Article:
Qt Sponge Filter - What To Do With It Post-quarantine?

  1. elizthm Initiate Member

    Complete newbie here with a question about the sponge filter being used in a quarantine tank. I have a 29 gallon tank cycled by using Angels Plus active sponge filters. I purchased two. For the QT, I set up a very economical one, following a post I found here on fishlore, using a sterilite container and equipment that a I inherited, and placing one of the active sponge filters from the 29 gallon tank in it. My question is, after the quarantine period, assuming the quarantined fish is disease free and is placed in the community tank, can I safely put the sponge filter back in the community tank, or should it be discarded? I apologize if this question has been answered elsewhere. I searched the forum, but didn't see it.
  2. Aquaphobia Fishlore Legend Member

    I would put it in the main tank if the fish in quarantine were fine. Then if you need to start the qt again in future you'll have a filter ready to go!

  3. OnTheFly Well Known Member Member

    I would transfer the fish. If no sign of trouble move the filter in a few days. Even if the filter was exposed to disease there would be no need to discard it. Just soak it in some bleach water solution, rinse in hot water, and let it completely dry for a few days. Drop it back in the tank and recycle it like it was a new filter.
  4. AllieSten Fishlore VIP Member

    Don't put your qt filter in your big tank. That defeats the whole purpose of keeping everything separate in the first place.

    You can keep it in your qt if you didn't have any illness at all, but can you really be 100% sure? If you did a full 4 weeks of qt without illness I may reuse it with the next set of qt fish. Otherwise just toss it. They are cheap.

    You could clean it like @OnTheFly suggested also. I just never have.

    I keep sponge filters in my big tank. I rotate them into my qt. So I take the one from the big tank, place in QT. Then put new sponge in big tank. Once qt is over, (4weeks) then I throw the qt sponge away. And your next sponge (in the big tank) is seeded with bacteria and is ready to be put into the qt when needed.

  5. elizthm Initiate Member

    Thanks for your reply. This made sense to me, but wanted a more experienced opinion.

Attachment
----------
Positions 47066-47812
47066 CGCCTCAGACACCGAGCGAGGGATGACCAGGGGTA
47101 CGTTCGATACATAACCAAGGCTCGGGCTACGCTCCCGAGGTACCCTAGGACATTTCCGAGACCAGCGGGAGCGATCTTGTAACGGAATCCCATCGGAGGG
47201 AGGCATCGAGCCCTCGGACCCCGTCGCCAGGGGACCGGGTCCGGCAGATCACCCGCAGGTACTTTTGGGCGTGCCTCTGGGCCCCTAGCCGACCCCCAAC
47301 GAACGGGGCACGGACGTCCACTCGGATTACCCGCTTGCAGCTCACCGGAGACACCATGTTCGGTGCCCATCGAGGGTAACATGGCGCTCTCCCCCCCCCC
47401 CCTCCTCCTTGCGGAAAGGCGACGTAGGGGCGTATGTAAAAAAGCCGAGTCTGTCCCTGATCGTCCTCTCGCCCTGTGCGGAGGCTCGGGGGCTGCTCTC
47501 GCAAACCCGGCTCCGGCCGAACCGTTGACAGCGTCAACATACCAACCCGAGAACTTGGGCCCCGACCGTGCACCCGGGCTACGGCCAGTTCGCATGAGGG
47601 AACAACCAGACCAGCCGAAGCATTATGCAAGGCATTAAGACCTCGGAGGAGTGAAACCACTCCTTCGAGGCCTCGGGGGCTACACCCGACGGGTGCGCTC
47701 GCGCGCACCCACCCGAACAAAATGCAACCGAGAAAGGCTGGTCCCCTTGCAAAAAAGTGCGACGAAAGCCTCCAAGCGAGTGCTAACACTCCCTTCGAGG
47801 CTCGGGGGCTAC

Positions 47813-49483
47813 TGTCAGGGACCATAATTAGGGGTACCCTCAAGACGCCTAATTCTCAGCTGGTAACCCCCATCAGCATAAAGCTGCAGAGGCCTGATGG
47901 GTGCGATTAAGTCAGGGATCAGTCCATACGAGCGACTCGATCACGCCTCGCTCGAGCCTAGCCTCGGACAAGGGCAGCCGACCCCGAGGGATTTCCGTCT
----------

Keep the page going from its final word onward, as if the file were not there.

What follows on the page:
Thanks for your reply! This also sounds like a sound idea!
  6. OnTheFly Well Known Member Member

    @AllieSten and I don't always completely agree and that's OK :) To be 100% safe we would need to throw filters, gravel, nets, siphon hoses and aquariums in the trash fairly frequently. All of those things have just as much chance of being dirty as a filter. And never put the new fish in the community tank. Once the fish are transferred from community you just lost the separation. You made a bet that the new fish are clean. I have over ten tanks so I disinfect a lot of stuff from time to time.
  7. elizthm Initiate Member

    @OnTheFly and @AllieSten , thank you for your replies!

  8. AllieSten Fishlore VIP Member

    You make a good point about the gravel etc. I actually did change my gravel between qt's the first time, but not the second. Neither set had obvious signs of illness, and I did prophylactically treat with Prazipro. I figured since there was no illness it was work I didn't need to do. I did replace the sponge filter though.

    I have only done 3 sets of qt fish.The last set of fish had obvious illnesses. Once they were cured and in the main tank, I broke down my qt and sterilized everything. I didn't want to risk spreading any illness at all. And now it houses a single betta. New sand, decorations and sponge filters. I probably over did it, but I didn't want to expose a healthy fish to any sort of illnesses.
  9. OnTheFly Well Known Member Member

    You only have to get burned once to be become extra cautious for a long while. When my QT tanks are empty I generally dose them one time prophylactically. With no live hosts present this seems to be very effective. I usually one time dose my new fish in QT as well. The lessor of evils in my mind because it beats dosing a community tank for a week where you might have fish that don't like Meds, or heat and make effective treatment difficult. Maybe someday this method will fail me, but for now I no longer deal with the common issues I used to get with new fish. We can't make this risk free unless you QT for months, but it seems easy to put the odds much more in our favor.